The Great-Grandfather of the Reformation
As we celebrate the 500th anniversary of the Reformation, let us not forget that there were reforming efforts in the church of the Lord Jesus Christ long before Martin Luther played the carpenter and nailed his Ninety-Five Theses to the church door in Wittenberg in 1517. These forerunners of the Reformation did not live in what we now know as Germany, yet the influence of at least two upon Luther – and so on the Protestant church as we know it today – was not insignificant.
Indeed, if Luther is the father of the Reformation, then it would be appropriate to say that a Czechoslovakian (John Hus) was its grandfather, and an Englishman (John Wycliffe) was its great-grandfather. We do well to remember briefly the story of Wycliffe’s influence, through Hus, upon Luther’s work of reformation.
John Wycliffe is called the “Morningstar of the Reformation” for good reason. Born sometime around the year 1330 in northern England, he studied at Oxford University, becoming a fellow of Merton College in 1356 and a Master of Balliol College in 1360. In 1361 he was ordained as a parish priest, but he spent most of the next twenty years studying for his doctorate and teaching at Oxford. In 1381, due to the controversial nature of his writings (especially his books On Civil Dominion, On the Church, On the Eucharist, and On the Truth of Sacred Scripture), he was forced to leave Oxford and retire to his parish of Lutterworth, where he preached until he died on December 31, 1384. Wycliffe’s teachings were harbingers of the fuller Reformation to come. He viewed the Scriptures as the final authority for the Christian: “Forasmuch as the Bible contains Christ, that is all that is necessary for salvation; it is necessary for all men, not for priests alone. It alone is the supreme law that is to rule Church, State, and Christian life, without human traditions and statutes.” He believed in preaching the Bible to the people of God in language they could understand, and in translating the Bible into the language of the people. He objected to the Church hierarchy, believing that Jesus Christ alone was the head of the Church. He attacked indulgences, and called out the lax morals of the monks and priests of his day. He challenged the Roman view of the Lord’s Supper.
So how did a man who lived only some fifty-four years in 14th century England affect the course of human history through a 16th century monk from Germany? In God’s providence, ecclesiastical and civil politics combined to catapult Wycliffe’s ideas onto the European continent. Like many good stories, this one involves international drama and a relationship between a man and a woman. When the Great Papal Schism of 1378 divided France from Rome, and the Avignon papacy vied with the Roman papacy, England (of course) stood against its longstanding enemy France, and sided with Rome. Rome sought to persuade Bohemia to sever ties with France and to form an allegiance with England. The occasion of this alliance was a marriage in 1382 between Princess Anne of Bohemia with King Richard II of England.
When Anne arrived in England, she brought her scholars to study at Oxford. There they were exposed to the teachings and writings of Wycliffe, both of which they carried back to the burgeoning reformation movement amongst their own countrymen. Wycliffe’s doctrine, sermons, and reformist spirit spurred on these native Bohemian reformers, including one John Hus. Johann Loserth, an editor of Wycliffe’s sermons, argues that a comparison of Hus’ sermons with Wycliffe’s sermons shows that in some cases the former took from the latter almost word for word. Although modern scholars disagree with this plagiarizing notion on the whole, yet Wycliffe’s influence on Hus, especially on his doctrine of the church, is undeniable. Translating Wycliffe’s sermons into Czechoslovakian contributed to Hus being burned at the stake. Indeed, the same council that condemned Hus to death anathematized Wycliffe.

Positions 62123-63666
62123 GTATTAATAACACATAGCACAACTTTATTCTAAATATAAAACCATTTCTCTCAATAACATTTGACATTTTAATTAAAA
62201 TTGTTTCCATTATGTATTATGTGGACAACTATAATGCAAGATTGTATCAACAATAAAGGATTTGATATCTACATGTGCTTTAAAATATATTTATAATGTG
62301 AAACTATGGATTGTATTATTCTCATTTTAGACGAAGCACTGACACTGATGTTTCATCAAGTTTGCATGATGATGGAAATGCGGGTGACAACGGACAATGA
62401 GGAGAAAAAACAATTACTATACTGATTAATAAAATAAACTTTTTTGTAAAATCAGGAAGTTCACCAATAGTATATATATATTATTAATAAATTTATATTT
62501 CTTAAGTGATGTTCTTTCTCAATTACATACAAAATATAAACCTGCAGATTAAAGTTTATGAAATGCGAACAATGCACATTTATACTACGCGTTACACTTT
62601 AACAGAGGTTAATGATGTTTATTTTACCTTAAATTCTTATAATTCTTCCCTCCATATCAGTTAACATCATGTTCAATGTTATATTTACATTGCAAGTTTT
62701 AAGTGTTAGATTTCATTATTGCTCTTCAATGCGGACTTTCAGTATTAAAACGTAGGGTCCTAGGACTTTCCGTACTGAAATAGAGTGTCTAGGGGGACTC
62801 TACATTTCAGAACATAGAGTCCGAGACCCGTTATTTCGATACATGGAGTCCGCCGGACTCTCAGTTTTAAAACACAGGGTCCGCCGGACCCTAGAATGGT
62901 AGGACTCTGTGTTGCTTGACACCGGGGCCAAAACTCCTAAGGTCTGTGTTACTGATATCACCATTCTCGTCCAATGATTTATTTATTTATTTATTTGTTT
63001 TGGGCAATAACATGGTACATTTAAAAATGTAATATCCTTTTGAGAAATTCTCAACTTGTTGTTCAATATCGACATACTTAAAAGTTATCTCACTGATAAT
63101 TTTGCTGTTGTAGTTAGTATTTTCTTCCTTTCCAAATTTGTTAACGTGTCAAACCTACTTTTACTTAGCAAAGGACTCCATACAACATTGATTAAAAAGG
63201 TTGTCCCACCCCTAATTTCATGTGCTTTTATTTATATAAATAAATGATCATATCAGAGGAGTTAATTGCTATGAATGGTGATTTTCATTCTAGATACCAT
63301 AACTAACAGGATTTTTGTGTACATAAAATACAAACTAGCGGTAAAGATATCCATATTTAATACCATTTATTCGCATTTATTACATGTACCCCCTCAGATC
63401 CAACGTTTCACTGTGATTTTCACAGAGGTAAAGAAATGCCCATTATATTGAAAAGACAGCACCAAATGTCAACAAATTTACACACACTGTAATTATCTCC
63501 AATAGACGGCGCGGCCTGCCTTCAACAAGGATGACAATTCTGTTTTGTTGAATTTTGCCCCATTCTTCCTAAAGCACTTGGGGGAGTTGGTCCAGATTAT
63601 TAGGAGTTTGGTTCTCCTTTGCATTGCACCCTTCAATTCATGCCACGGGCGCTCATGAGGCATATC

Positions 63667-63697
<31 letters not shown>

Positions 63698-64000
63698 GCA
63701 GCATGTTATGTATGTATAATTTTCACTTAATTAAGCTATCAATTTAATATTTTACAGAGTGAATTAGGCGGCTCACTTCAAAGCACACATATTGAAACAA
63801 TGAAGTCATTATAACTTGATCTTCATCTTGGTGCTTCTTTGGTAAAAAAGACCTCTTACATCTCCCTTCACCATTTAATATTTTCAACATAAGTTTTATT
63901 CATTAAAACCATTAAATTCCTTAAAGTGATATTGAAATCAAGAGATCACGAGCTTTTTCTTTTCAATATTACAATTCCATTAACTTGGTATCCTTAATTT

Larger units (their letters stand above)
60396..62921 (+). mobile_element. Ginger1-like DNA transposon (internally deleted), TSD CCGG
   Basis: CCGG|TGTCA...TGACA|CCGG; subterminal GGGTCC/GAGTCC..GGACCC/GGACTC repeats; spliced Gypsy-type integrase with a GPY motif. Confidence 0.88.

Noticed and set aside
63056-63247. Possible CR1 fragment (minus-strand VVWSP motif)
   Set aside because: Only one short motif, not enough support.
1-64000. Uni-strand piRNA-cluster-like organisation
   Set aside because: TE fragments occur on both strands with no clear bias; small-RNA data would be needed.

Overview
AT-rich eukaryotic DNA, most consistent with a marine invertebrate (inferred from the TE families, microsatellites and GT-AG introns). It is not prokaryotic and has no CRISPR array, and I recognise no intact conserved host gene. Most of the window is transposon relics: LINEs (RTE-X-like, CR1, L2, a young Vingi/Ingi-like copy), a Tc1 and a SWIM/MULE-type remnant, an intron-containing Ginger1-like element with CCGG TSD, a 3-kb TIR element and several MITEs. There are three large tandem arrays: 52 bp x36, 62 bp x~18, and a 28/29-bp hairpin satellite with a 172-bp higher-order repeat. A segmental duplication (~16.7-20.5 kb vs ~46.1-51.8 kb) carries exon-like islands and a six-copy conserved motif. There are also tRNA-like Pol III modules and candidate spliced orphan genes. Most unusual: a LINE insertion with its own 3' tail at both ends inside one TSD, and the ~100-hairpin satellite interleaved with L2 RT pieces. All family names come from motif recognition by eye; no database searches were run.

Finally we have made our way back to Luther. At and after his Disputation at Leipzig in July 1519 with Johann Eck, Luther acknowledged that he was a Hussite, and so by genetic derivation to a degree a Wycliffite. He saw himself as the fulfillment of Hus’ prophecy from prison: “Jan Hus has prophesied about me when he wrote from his prison in Bohemia: ‘Now they roast a goose, but in a hundred years they shall hear a swan singing, which they will not be able to do away with.'” At the Leipzig debate, Luther answered Eck’s claim of “No Pope, no Church!” with an argument that Nick Needham states was first used by Wycliffe: “The Greek Church has existed without a Pope, and you are the first to call it no Church.” Luther did not teach every doctrine of these forerunners, yet when Eck accused Luther as being “as bad as Wycliffe and Hus,” Luther answered, “Every opinion of Hus was not wrong.” And he was unmoved at the prospect of his book The Babylonian Captivity of the Church being labeled as “Wycliffite.”
This short survey is hopefully sufficient to show that Wycliffe, through Hus, tilled the soil for the blooming of Martin Luther. John Milton, in his Aeropagitica, commented on Wycliffe’s significance to Britain and to the European continent: “Why else was this Nation chosen before any other, that out of her, as out of Sion, should be proclaimed and sounded forth the first tidings and trumpet of Reformation to all Europe? And had it not been the obstinate perverseness of our prelates against the divine and admirable spirit of Wickliff, to suppress him as a schismatic and innovator, perhaps neither the Bohemian Huss and Jerome, no nor the name of Luther or Calvin, had been ever known: the glory of reforming all our neighbors had been completely ours.” Milton’s overly-patriotic zeal notwithstanding, his remark reminds us not to stop at 1517 as we look backward for the roots of the Reformation.